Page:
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As the probe deepened inside Nasdaq’s headquarters and its data center, investigators had to reconstruct the path of world-class hackers whose job depended on being untraceable. The team was surprised at how vulnerable a sophisticated operation such as Nasdaq could be. “Our assumption was that, generally speaking, the financial sector had its act together much more,” says Christopher Finan, a former cybersecurity expert in the Obama White House. “It doesn’t mean that they’re perfect, but on a spectrum they’re near the top.”

What the investigators found inside Nasdaq shocked them, according to both law enforcement officials and private contractors hired by the company to aid in the investigation. Agents found the tracks of several different groups operating freely, some of which may have been in the exchange’s networks for years, including criminal hackers and Chinese cyberspies. Basic records of the daily activity occurring on the company’s servers, which would have helped investigators trace the hackers’ movements, were almost nonexistent. Investigators also discovered that the website run by One Liberty Plaza’s building management company had been laced with a Russian-made exploit kit known as Blackhole, infecting tenants who visited the page to pay bills or do other maintenance.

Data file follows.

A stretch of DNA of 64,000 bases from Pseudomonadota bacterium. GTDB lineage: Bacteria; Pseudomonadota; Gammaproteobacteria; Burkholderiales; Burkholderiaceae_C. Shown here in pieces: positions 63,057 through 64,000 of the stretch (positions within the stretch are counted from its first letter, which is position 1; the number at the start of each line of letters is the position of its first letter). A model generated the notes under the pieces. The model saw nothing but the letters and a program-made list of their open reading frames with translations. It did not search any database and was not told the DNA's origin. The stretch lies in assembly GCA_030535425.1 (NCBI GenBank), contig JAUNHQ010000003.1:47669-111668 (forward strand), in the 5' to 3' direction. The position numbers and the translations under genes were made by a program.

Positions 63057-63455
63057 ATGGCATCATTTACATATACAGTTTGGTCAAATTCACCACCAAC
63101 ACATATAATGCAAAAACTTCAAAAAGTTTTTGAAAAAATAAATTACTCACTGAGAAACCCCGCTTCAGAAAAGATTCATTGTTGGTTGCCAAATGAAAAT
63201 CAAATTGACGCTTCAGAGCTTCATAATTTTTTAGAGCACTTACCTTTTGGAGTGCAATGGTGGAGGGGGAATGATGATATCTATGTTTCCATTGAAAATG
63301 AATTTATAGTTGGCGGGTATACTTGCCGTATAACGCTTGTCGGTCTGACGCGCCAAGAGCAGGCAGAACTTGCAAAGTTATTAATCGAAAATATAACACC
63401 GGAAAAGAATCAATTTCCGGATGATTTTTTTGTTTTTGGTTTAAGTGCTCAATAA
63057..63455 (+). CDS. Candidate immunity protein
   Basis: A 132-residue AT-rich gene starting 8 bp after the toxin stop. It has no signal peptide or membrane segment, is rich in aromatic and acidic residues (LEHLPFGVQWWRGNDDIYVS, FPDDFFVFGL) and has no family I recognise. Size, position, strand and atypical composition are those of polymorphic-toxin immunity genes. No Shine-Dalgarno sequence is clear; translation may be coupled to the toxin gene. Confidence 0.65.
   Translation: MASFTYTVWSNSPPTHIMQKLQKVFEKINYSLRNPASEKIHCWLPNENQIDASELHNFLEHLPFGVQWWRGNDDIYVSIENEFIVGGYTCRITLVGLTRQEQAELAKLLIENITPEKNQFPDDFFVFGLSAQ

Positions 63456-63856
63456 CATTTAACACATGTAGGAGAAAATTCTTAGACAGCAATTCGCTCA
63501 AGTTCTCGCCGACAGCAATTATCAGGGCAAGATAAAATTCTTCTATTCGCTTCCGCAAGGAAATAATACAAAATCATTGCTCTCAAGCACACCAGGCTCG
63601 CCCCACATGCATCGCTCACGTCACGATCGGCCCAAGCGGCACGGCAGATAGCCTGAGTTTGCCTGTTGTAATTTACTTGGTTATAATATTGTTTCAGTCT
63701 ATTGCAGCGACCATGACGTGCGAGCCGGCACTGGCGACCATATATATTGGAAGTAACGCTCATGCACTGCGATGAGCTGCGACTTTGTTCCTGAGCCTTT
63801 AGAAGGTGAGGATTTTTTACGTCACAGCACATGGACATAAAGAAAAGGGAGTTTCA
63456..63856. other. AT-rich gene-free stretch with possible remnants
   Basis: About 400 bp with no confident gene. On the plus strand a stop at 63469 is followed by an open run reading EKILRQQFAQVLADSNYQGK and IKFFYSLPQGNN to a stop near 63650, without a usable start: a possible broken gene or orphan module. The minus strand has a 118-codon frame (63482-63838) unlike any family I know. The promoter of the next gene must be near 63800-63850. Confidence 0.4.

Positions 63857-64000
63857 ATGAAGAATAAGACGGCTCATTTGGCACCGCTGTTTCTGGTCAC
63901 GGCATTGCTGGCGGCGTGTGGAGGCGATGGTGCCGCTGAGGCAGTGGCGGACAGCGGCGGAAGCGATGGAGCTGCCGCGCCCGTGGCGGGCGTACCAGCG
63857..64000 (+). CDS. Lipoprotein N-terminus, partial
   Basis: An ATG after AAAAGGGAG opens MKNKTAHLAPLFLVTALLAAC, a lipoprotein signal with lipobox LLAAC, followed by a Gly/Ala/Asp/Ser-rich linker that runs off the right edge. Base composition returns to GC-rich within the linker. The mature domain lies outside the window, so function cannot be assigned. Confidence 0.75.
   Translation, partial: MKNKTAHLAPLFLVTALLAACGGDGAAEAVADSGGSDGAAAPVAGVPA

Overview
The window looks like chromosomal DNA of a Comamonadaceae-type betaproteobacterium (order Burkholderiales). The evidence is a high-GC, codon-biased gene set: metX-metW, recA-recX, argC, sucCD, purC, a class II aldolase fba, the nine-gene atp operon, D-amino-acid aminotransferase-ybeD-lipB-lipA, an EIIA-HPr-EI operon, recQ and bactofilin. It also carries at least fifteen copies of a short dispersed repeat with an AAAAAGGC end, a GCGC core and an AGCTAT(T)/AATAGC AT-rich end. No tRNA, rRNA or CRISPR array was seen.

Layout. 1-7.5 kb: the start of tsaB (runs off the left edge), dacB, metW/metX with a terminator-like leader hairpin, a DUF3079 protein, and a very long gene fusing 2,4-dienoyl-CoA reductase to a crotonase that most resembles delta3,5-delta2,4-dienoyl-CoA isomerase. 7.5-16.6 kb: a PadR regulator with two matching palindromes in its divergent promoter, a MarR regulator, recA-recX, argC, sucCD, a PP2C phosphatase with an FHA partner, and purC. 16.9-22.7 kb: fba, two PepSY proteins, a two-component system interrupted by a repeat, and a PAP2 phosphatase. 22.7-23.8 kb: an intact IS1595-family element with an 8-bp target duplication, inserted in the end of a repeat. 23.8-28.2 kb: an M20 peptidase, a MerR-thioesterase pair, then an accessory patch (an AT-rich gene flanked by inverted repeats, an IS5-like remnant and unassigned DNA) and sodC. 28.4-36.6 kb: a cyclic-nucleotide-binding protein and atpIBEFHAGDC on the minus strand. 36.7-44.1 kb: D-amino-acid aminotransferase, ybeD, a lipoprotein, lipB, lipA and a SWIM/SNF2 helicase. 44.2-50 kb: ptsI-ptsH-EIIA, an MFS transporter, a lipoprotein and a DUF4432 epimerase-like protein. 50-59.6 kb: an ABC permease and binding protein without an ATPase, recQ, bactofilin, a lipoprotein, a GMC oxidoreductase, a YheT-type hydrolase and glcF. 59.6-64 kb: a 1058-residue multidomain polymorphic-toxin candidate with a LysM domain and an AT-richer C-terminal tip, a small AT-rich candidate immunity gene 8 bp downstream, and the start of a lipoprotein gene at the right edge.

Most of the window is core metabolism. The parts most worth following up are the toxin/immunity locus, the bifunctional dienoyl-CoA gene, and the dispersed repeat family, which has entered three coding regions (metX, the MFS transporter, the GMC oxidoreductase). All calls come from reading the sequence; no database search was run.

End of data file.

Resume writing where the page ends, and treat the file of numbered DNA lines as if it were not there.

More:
What one investigator referred to as “the dirty swamp” of Nasdaq’s computer banks made following the trail of the Russian malware excruciatingly slow. The agents figured the hackers first broke into Nasdaq’s computers at least three months before they were detected, but that was just a guess. There were indications that a large cache of data was stolen, though proof was scarce, and it was hard to see what was spirited out. “If someone breaks into your house, trying to figure where they went and what they took is pretty difficult because, unlike a bank, you don’t have cameras in your house, you don’t have motion sensors,” says Jason Syversen, chief executive officer of Siege Technologies, a security firm in Manchester, N.H. “In terms of cybersecurity, most companies are more like a house than a bank.”

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fastcompany:

The partnership could have huge implications in the development of tiny, invisible computers.

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richbram:

Lawrence Halprin, fuente Ira Keller, Portland
richbram:

Lawrence Halprin, fuente Ira Keller, Portland
richbram:

Lawrence Halprin, fuente Ira Keller, Portland

richbram:

Lawrence Halprin, fuente Ira Keller, Portland

chrissywilliams:

This is probably my favourite panel in issue 2 of Wicked + Divine.